Russia: LGBT Life through Personal Stories.

Some go to the action and try to behave openly. Others live a normal life, without advertising their orientation, and do not understand what they need to fight for.

While other countries of the world legalize same-sex marriage, Russia is tightening legislation. LGBT people from Russia talked about the difficulties they faced and whether they felt safe in their own country.

Some go to stocks that rarely end peacefully, and try to behave openly. Others live a normal life, without advertising their orientation, and do not understand what they need to fight for.

Nastya , 38, journalist; bisexual (Stavropol, Petersburg):

  • I’m open bisexual. This does not mean that I am talking about this when I meet people. No, I just do not hide. Sometimes it is difficult, because in Russia you never know how to react to this. Being open to Russia may not be safe.

Of course, I was not so open while working at the university and in the public service. Gradually, I began to realize that it was better to look for work, where I would feel comfortable in this regard. Now I am in a wonderful team, where my orientation is accepted as the norm by the majority of those people with whom I interact.

I became open after the fireplace (coming out – “opening”, “exit”) in front of my parents. It was 29 years old. I didn’t want my parents to learn about my homosexual experience not from me. I realized the exit not as a bisexual, but as a lesbian. So it was easier at that time. I did not want many explanations and parental hopes that I could still “become heterosexual.” Parents accept me. They don’t understand much, probably to the end, but they respect my personality, and most importantly – they love me. We did not conflict with my orientation. But I understand that if I have a family, same-sex, with a child, and we come to stay or stay in the house, then, most likely, it will not be presented to the neighbors as something that the daughter came with his wife, or partner, and a joint child .

Do I face rejection? Yes. One day, a guard in a pie asked me and my beloved to stop hugging. More precisely, he said: “Do not do it,” when we stood just embracing. He argued that “moms with children” are watching. But I can defend my borders. So he walked away, and we continued. And I think that there is nothing more important for a contribution to changing the attitude of an intolerant majority towards LGBT people than being visible, continuing to hug, dance as a couple, continue kissing in the subway and other public places.

What do I feel is a real threat? I am vulnerable as a mother. I have a minor son, he is 16 years old. And the state appointed me as his enemy when it passed a law banning LGBT propaganda among minors. I am a beautiful mother, an interesting person, who has something to appreciate and respect, and at the same time I am bisexual. That is so possible! And I insist that this is possible, and I will not hide meaningful relationships from my child, parents, friends and the whole world. But I understand that if someone does not like my behavior, this trump card can be played out, and women from guardianship bodies can appear on the threshold.

I do not feel as free as I would like, I do not feel safe. But I believe that Russia will become free. Including from the reinforced concrete framework of ideas about the “correctness” and “incorrectness” of someone’s personal life.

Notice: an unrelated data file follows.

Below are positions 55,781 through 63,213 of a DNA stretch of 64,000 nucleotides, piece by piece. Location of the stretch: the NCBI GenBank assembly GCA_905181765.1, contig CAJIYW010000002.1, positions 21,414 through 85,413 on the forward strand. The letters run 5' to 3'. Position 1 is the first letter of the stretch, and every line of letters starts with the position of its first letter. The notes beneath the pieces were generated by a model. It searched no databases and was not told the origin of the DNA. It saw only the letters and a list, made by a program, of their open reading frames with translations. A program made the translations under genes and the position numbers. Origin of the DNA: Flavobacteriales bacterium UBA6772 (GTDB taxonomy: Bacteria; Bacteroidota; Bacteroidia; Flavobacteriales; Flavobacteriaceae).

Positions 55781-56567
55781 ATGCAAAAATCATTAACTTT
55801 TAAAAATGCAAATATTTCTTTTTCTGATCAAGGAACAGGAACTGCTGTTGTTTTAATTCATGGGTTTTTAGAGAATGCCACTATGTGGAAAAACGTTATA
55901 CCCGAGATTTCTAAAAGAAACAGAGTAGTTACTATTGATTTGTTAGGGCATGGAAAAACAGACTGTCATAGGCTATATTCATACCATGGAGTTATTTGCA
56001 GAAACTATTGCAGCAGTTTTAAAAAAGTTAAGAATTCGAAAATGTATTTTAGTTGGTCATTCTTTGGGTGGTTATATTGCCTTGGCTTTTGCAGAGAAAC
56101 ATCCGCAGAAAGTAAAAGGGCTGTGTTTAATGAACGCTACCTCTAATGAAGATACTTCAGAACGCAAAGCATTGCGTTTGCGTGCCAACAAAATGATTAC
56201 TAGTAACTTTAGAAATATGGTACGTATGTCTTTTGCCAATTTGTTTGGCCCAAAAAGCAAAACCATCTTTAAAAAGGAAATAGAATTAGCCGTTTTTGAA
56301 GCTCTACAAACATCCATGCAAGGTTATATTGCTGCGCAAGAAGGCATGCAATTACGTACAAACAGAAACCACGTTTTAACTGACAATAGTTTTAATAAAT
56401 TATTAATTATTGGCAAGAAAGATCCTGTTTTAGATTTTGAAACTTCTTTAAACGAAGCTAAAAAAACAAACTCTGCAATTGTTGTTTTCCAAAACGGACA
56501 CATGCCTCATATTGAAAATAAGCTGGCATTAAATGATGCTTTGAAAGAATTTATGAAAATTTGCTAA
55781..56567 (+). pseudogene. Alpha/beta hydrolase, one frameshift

Alexey , 38, economist, designer; bisexual (Petersburg):

  • The first time I faced homophobia, when I lost my best friend. Her boyfriend from Dagestan, learning about me, forbade her to communicate with me. But in full, I felt homophobic aggression, becoming a LGBT activist six years ago.

Many closed LGBT people can think that everything is in order in our country. Until you take the guy by the hand in the street. Or you can not put a rainbow ribbon on a backpack.

On my first action in the center of St. Petersburg, where we produced colorful balloons, a few dozen ultra-right thugs came. One man with a cross screamed shrilly that we needed to hang and bury. Three meters from me, some guy snatched out a gun and fired at one of the protesters. Nearby, a mob raged with closed handkerchiefs on faces that chanted insults. We had to curtail the action five minutes later under pressure from the police. We left by bus, and in the evening I found out that an angry mob attacked the bridge with a bus with migrants, broke windows, beat people [according to another version, the nationalists attacked buses with gays, and the bus with migrants fell under their hands]. In this case, no one was punished.

Then I realized that we need to deal with it. Both my grandmothers were in besieged Leningrad. And here fascism is back. And then I went to the newly created “Alliance of heterosexuals and LGBT for equality.” A lot of things have been in these six years. And the first picket on Nevsky, when he was afraid to raise his eyes, and a hail of stones on the Field of Mars, and torn posters, and attacks, and hard detentions by the police. Threats on the Internet have become a familiar background. But we did not stop, we held dozens of actions, and now we are used to us in St. Petersburg. True, I lost my job last spring because of activism. After the comic action “LGBT special forces” I came to work from law enforcement agencies. The employer chose not to take the risk and get rid of me.

However, I consider myself a very happy person. During these six years, I accepted myself much better and began to live more openly. It’s great when you can not lie, do not hide, and just be yourself. Fortunately, no one turned away from me. I believe that we will be able to ensure that in Russia they will also treat LGBT citizens normally. But it takes time and effort.

Andrei , 29, teacher of English; gay (Rostov-on-Don, Petersburg):